Zero-sized stack frames?

This function infinitely recurses and overflows the stack:

fn print_forever() {
  println!("hello");
  print_forever();
}

But I'm curious a to what's actually in that stack frame that take up space. AFAIK, there are no local variables (I don't think println expands to contain any, and the string is a constant), no parameters, no return value. The mental model I have is: if I was writing a struct to represent the stack frame for this function, it seems like it would be zero-sized. So why does this function still overflow?

Looking at it another way, I guess the question is also: "why can't it be optimised to just a syscall and a jump"? It strikes me as pretty similar to the classic 10 PRINT "hello"; 20 GOTO 10 BASIC programs, which of course have no such limitation.

Is this a limitation in rustc? LLVM? Or am I misunderstanding something (I presume it's this one :grin: ). Is it actually guaranteed semantics that a function like this will overflow and this sort of optimization is therefore "incorrect"?

P.S. Is there a way to visualise what the stack frame for some function would look like?

Thanks :grin:

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Well, you'd need to still store the "return address". That's 8 bytes per call.
The way function calls work on x86 is as follows - a call instruction pushes the offset of the next instruction (next pc) onto the stack, then jumps to the function. Why do we need this? Because when we do a ret instruction, we need to know where to return to.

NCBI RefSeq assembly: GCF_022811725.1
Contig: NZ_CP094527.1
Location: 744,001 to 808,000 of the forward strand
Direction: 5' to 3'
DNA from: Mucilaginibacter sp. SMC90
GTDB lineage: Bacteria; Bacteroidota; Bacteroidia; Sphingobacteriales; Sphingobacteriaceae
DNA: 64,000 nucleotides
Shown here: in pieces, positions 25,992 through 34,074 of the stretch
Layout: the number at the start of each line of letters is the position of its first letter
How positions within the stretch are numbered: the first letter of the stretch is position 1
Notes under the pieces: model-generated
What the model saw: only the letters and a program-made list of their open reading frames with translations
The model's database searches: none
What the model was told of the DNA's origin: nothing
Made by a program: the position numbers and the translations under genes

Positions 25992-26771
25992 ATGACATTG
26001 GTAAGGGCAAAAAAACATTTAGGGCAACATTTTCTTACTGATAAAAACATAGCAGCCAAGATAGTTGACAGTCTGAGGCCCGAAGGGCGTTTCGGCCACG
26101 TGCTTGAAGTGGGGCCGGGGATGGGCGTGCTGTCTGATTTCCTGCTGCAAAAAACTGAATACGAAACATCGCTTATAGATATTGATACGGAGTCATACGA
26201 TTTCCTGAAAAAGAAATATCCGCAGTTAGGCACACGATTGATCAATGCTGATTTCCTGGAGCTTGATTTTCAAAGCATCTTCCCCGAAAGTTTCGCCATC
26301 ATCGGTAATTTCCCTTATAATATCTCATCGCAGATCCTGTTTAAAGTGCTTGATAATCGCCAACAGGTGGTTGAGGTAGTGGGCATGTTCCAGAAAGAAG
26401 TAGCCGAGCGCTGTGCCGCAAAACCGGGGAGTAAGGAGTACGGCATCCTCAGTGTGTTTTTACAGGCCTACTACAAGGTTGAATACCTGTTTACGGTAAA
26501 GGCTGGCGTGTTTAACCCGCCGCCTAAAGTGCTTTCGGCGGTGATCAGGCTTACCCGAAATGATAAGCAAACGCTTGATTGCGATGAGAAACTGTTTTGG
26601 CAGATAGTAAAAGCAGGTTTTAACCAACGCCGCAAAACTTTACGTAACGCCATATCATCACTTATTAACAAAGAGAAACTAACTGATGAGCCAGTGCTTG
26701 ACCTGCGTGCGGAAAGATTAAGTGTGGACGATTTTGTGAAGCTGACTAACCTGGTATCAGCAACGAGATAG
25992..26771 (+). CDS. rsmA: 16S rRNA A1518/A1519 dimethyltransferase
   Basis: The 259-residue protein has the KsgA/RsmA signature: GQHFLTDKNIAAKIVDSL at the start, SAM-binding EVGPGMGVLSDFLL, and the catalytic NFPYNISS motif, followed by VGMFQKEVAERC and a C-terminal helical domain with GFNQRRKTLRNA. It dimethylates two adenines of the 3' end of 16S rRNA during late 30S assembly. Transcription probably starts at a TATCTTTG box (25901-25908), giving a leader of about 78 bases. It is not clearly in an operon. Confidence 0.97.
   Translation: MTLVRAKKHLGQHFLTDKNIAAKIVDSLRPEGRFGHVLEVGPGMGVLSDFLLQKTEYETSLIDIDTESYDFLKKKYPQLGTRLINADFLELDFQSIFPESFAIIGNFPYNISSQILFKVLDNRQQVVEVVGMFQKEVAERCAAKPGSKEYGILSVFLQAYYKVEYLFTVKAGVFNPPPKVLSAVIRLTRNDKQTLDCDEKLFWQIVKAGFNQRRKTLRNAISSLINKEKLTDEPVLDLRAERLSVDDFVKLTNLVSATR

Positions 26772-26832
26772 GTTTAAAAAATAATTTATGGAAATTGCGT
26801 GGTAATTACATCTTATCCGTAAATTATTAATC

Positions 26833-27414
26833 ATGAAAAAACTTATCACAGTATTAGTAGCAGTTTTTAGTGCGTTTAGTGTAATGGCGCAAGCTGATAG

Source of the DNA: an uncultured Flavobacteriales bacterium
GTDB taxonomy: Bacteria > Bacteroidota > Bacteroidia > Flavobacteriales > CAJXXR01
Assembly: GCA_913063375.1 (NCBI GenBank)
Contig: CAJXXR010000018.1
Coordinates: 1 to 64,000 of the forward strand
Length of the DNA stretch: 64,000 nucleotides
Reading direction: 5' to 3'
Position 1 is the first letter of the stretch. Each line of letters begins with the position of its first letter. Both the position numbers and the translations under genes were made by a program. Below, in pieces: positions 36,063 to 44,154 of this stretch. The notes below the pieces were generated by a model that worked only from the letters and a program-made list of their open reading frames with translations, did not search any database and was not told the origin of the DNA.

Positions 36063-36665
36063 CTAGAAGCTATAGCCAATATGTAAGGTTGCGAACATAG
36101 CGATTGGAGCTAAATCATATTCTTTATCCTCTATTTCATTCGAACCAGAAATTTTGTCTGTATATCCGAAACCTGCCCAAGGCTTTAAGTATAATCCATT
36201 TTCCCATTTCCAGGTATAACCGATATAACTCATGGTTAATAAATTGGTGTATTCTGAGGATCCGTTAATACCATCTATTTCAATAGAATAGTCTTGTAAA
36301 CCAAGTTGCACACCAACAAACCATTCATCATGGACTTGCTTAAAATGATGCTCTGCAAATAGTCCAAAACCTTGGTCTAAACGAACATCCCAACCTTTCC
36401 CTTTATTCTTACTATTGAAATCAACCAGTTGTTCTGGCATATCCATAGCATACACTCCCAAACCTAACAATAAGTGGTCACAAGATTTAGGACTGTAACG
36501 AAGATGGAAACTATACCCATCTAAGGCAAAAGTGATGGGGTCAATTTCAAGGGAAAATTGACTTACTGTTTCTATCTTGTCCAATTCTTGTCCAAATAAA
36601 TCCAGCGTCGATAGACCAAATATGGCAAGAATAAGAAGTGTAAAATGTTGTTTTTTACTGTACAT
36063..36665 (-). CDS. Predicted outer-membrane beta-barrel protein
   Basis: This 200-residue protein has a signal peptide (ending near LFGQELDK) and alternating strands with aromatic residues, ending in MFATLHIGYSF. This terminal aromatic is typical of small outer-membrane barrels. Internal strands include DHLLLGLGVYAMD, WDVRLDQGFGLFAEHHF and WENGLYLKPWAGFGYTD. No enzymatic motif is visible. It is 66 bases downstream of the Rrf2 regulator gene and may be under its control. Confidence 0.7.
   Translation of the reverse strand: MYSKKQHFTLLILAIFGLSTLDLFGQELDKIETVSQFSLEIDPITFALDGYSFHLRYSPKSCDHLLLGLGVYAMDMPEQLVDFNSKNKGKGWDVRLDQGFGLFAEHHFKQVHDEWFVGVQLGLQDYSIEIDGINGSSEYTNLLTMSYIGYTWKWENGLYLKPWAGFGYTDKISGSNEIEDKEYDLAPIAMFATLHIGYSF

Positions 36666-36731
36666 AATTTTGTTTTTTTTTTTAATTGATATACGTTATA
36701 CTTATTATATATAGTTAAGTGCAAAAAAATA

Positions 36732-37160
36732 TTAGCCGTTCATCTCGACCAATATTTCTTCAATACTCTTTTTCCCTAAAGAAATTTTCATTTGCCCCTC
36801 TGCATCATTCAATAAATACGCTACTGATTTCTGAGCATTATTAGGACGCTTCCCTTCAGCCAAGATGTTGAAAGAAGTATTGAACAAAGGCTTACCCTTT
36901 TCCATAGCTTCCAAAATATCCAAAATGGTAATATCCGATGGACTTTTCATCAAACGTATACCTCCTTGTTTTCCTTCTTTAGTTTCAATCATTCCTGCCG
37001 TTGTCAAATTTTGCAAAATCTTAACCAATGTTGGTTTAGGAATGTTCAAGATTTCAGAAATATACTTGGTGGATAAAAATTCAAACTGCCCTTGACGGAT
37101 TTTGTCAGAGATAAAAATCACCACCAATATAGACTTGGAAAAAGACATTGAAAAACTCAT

On RISC architectures such as ARM or MIPS, there is a "link-register", to store the return address. But for recursive functions, the old contents of the link register needs to be saved on the stack before storing the new value there.

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Every stack frame would consist of at least the return address, so that the program can continue after returning from the function.

It can - see tail-call optimization. This is just not guaranteed in Rust, but there are languages without explicit loops which guarantee this (mainly purely functional ones).

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On my laptop and on Godbolt, the optimized version does happen to get tail-call optimization applied and the code just loops. But as @Cerber-Ursi said, it's not guaranteed in Rust.

Relatedly, Rust does have a keyword (become) reserved for explicit tail calls, but as far as I know it doesn't have a champion and hasn't seen movement in quite some time.

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Well, it doesn't in release mode. You can see in https://rust.godbolt.org/z/MedTY9vxj that it's just a loop.

But no, there's no guaranteed tail recursion in rust. LLVM will optimize things to that sometimes, but you must not rely on it. Maybe one day we'll get become -- the keyword's already reserved for it.

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